The date of the first operation under anesthetic, Oct. 16, 1846, ranks among the most iconic in the history of medicine.
Before 1846, the vast majority of religious and medical opinion held that pain was inseparable from sensation in general, and thus from life itself. Though the idea of pain as necessary may seem primitive and brutal to us today, it lingers in certain corners of healthcare, such as obstetrics and childbirth, where epidurals and caesarean sections still carry the taint of moral opprobrium. In the early 19th century, doctors interested in the pain-relieving properties of ether and nitrous oxide were characterized as cranks and profiteers. The case against them was not merely practical, but moral: They were seen as seeking to exploit their patients' base and cowardly instincts. Furthermore, by whipping up the fear of operations, they were frightening others away from surgery and damaging public health.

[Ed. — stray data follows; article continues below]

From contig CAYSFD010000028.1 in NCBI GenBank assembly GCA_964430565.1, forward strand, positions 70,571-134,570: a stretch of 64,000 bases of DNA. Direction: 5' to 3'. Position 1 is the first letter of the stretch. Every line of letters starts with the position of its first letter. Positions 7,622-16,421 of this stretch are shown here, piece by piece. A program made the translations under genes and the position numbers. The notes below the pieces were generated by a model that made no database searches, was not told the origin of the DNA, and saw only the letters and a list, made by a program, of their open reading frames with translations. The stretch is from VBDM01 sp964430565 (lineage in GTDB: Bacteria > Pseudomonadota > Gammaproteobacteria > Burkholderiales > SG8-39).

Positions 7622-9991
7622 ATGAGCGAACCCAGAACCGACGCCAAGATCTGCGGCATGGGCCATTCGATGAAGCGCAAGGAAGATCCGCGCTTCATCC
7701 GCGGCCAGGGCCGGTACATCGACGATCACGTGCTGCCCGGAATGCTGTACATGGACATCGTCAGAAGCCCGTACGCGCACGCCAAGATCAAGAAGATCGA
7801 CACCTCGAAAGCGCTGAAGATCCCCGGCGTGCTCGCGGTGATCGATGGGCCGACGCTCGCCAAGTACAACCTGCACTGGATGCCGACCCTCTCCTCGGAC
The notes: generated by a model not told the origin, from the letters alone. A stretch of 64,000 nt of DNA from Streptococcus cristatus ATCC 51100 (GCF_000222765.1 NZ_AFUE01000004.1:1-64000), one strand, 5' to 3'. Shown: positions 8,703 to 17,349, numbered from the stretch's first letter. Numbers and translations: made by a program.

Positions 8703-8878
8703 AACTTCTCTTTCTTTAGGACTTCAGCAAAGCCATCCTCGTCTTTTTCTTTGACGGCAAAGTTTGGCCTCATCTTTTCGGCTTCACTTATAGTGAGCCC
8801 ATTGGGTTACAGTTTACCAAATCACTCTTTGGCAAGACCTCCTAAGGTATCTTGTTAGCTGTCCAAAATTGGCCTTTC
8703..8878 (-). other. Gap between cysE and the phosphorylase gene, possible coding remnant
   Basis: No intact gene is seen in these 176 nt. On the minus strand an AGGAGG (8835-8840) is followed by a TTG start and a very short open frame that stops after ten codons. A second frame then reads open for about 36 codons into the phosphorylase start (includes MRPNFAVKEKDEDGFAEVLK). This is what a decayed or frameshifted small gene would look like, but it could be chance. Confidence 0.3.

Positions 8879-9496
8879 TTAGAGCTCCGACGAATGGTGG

The "eureka moment" of anesthesia, like the seemingly sudden arrival of many new technologies, was not so much a moment of discovery as a moment of recognition: a tipping point when society decided that old attitudes needed to be overthrown. It was a social revolution as much as a medical one.
Mike Jay, The Atmosphere of Heaven